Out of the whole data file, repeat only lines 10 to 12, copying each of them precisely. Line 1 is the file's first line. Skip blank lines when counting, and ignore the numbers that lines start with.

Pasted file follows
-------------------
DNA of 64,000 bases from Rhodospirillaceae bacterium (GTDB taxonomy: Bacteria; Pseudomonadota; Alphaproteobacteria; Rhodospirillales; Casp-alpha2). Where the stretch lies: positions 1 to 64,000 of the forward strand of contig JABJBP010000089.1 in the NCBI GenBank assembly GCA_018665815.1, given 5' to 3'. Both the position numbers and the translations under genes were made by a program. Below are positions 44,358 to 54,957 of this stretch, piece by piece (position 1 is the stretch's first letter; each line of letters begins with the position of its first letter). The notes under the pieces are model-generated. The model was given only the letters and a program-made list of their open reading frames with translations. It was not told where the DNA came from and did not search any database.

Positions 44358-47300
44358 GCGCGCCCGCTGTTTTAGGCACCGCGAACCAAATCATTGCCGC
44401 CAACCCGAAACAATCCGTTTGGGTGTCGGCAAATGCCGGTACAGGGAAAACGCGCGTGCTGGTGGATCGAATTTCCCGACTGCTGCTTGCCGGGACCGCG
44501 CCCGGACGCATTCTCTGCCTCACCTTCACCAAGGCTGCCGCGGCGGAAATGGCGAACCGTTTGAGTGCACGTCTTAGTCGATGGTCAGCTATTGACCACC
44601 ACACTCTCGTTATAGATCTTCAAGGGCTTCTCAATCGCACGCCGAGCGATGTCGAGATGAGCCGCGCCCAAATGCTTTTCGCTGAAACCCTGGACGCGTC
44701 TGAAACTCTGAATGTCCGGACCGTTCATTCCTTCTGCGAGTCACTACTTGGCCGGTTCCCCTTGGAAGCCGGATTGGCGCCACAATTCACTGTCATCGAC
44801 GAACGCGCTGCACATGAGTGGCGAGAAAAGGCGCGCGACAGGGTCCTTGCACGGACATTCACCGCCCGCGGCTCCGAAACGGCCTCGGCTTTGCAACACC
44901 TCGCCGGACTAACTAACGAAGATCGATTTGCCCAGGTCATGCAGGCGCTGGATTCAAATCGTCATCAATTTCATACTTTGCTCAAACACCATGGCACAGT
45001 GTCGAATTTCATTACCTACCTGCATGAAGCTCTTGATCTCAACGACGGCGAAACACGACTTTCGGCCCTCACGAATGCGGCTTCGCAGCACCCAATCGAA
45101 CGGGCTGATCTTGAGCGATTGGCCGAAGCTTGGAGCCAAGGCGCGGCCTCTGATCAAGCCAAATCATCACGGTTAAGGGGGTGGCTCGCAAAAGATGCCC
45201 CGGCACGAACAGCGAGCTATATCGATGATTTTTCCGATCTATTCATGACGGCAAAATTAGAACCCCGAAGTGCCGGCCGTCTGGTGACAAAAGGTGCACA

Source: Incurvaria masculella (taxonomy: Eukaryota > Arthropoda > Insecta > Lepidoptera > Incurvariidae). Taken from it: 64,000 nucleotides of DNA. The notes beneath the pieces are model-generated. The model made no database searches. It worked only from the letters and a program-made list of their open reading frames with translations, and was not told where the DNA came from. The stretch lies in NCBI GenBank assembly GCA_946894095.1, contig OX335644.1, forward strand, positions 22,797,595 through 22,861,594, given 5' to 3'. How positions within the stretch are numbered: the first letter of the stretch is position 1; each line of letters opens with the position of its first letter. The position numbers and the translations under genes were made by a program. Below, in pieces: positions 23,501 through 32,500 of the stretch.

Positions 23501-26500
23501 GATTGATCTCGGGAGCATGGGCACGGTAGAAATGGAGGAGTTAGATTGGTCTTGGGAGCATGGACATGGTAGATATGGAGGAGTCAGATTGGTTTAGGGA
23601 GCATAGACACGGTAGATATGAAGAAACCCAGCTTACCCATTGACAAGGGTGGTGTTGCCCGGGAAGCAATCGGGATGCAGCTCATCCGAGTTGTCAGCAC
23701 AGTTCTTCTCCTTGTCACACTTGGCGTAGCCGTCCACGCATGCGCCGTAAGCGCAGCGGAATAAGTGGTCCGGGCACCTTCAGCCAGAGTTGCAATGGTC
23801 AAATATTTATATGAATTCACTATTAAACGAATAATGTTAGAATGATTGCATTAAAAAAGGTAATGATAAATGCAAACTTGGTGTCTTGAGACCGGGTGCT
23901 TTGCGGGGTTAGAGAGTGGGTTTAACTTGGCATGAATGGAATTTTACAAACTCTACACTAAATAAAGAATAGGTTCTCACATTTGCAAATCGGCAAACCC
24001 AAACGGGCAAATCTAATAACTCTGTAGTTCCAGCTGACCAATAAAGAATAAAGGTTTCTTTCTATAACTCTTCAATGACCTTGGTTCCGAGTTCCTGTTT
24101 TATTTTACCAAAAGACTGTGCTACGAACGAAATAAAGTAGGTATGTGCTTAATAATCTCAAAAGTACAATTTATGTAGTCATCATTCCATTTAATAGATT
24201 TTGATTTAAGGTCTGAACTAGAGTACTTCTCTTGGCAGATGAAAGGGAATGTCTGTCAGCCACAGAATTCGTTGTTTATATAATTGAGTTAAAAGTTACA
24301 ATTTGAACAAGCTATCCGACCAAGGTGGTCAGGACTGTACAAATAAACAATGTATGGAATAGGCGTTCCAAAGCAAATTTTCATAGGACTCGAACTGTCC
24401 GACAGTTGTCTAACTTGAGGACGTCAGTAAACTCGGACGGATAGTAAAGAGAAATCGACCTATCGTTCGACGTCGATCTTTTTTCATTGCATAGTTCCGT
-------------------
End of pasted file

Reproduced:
45001 GTCGAATTTCATTACCTACCTGCATGAAGCTCTTGATCTCAACGACGGCGAAACACGACTTTCGGCCCTCACGAATGCGGCTTCGCAGCACCCAATCGAA
45101 CGGGCTGATCTTGAGCGATTGGCCGAAGCTTGGAGCCAAGGCGCGGCCTCTGATCAAGCCAAATCATCACGGTTAAGGGGGTGGCTCGCAAAAGATGCCC
45201 CGGCACGAACAGCGAGCTATATCGATGATTTTTCCGATCTATTCATGACGGCAAAATTAGAACCCCGAAGTGCCGGCCGTCTGGTGACAAAAGGTGCACA